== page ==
For all of the excitement and praise you receive on graduation day, no one ever thinks to warn you about how sad it really is to graduate. In between the “You did it’s” and the “We’re so proud of you’s” is just the most frightening mixture of nostalgia, fear and lack of control. I felt it yesterday, sitting at my dorm room window, looking over the field as the maintenance staff of Boston University cleaned up discarded water bottles, graduation ceremony programs and graduation caps that were thrown into the air one minute and then left behind the next.
I have to ask: Does everything really have to end?
I know the short answer to this is, “Yes, of course everything ends.” Through teary eyes, I watched the last scene of F.R.I.E.N.D.S., where the six keys sit all alone on the counter in the empty apartment and, in that moment, I knew that everything ends. But as I watched the cameras pan through the apartment I secretly hoped everyone would come back and that they would bring the barcaloungers and the large porcelain white dog. But I knew they wouldn’t.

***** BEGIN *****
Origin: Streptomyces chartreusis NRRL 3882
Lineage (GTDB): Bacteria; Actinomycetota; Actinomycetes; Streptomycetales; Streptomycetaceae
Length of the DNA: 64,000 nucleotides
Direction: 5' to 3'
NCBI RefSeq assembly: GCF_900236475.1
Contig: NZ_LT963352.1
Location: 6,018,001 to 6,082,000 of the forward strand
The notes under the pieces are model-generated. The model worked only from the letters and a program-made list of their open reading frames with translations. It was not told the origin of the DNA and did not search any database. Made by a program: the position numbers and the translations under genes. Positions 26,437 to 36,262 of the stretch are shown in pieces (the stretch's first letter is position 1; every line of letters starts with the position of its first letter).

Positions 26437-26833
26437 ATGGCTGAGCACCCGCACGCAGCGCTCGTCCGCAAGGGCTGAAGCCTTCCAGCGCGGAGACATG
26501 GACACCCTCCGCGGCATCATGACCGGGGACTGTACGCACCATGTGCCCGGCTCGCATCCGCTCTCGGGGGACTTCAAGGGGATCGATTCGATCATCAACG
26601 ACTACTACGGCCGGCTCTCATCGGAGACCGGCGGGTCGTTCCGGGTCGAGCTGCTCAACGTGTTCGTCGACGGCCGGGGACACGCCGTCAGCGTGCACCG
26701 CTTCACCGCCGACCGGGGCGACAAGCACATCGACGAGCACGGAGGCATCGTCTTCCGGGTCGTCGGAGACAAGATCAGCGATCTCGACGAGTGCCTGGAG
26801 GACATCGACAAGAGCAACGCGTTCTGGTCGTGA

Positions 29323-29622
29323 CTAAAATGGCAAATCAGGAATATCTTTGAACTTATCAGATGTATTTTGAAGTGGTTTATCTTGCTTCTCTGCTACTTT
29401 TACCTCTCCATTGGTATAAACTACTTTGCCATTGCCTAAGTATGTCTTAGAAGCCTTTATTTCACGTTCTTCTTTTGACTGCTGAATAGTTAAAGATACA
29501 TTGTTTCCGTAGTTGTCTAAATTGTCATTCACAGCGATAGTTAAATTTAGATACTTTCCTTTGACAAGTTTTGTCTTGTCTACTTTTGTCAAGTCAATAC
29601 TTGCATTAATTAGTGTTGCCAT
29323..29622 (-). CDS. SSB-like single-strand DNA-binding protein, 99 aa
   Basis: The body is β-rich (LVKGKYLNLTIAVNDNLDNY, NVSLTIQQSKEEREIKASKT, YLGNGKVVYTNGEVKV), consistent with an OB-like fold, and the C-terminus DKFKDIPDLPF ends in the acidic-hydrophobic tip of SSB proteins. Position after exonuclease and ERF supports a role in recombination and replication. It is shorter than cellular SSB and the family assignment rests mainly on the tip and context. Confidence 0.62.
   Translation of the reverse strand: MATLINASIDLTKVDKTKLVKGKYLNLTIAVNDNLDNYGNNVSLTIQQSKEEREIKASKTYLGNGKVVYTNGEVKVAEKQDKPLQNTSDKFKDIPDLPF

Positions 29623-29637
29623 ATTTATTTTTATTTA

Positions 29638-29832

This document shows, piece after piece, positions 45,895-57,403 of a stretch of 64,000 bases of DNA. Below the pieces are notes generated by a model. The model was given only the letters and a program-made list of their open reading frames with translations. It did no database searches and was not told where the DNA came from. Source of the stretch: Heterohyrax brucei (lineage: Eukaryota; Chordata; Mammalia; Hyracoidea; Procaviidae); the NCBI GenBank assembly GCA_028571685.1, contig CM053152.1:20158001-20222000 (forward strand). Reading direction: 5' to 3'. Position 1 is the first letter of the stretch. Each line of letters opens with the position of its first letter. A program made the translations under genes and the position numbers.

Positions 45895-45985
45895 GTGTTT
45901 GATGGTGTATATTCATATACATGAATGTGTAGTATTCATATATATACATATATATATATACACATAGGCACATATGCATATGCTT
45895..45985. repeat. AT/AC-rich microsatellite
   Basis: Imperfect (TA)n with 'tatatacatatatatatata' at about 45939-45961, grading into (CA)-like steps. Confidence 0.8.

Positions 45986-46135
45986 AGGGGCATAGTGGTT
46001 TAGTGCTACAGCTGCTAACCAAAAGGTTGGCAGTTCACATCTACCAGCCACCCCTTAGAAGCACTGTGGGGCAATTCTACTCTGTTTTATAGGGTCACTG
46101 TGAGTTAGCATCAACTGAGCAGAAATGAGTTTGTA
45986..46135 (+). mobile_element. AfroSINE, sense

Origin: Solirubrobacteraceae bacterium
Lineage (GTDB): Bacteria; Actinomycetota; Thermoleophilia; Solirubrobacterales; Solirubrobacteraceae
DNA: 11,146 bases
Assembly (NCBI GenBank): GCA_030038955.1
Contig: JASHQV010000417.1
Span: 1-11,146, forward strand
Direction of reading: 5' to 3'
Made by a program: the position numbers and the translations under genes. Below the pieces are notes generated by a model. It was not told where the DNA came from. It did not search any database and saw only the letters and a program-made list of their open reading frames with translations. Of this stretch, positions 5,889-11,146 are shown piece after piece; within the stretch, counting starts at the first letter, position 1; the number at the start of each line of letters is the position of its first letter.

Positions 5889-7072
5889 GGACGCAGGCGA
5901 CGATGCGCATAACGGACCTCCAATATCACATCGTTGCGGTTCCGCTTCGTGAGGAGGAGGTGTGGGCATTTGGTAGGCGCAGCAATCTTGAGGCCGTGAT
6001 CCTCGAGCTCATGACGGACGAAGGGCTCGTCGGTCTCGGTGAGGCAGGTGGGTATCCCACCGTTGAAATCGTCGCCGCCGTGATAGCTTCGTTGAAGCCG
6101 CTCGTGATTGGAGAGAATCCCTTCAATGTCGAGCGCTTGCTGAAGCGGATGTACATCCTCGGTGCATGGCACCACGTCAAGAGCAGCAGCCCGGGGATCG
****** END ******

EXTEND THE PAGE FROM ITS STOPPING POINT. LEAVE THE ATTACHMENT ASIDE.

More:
Without getting too depressing, people die, stories end, and television shows get canceled out of the blue. (Fifteen years later and I’m still a little bitter about Freaks and Geeks.) So are endings really inevitable?
You start the semester all like:
The alternate title to this blog post was, “In four months I’m being evicted and fired from my job of 16 years.”
I knew this day would come, guys. I ignored it. I pretended that I didn’t see it on the horizon. I denied it. But now this day is here. I’ve finished my fall semester and I am now a second semester senior.*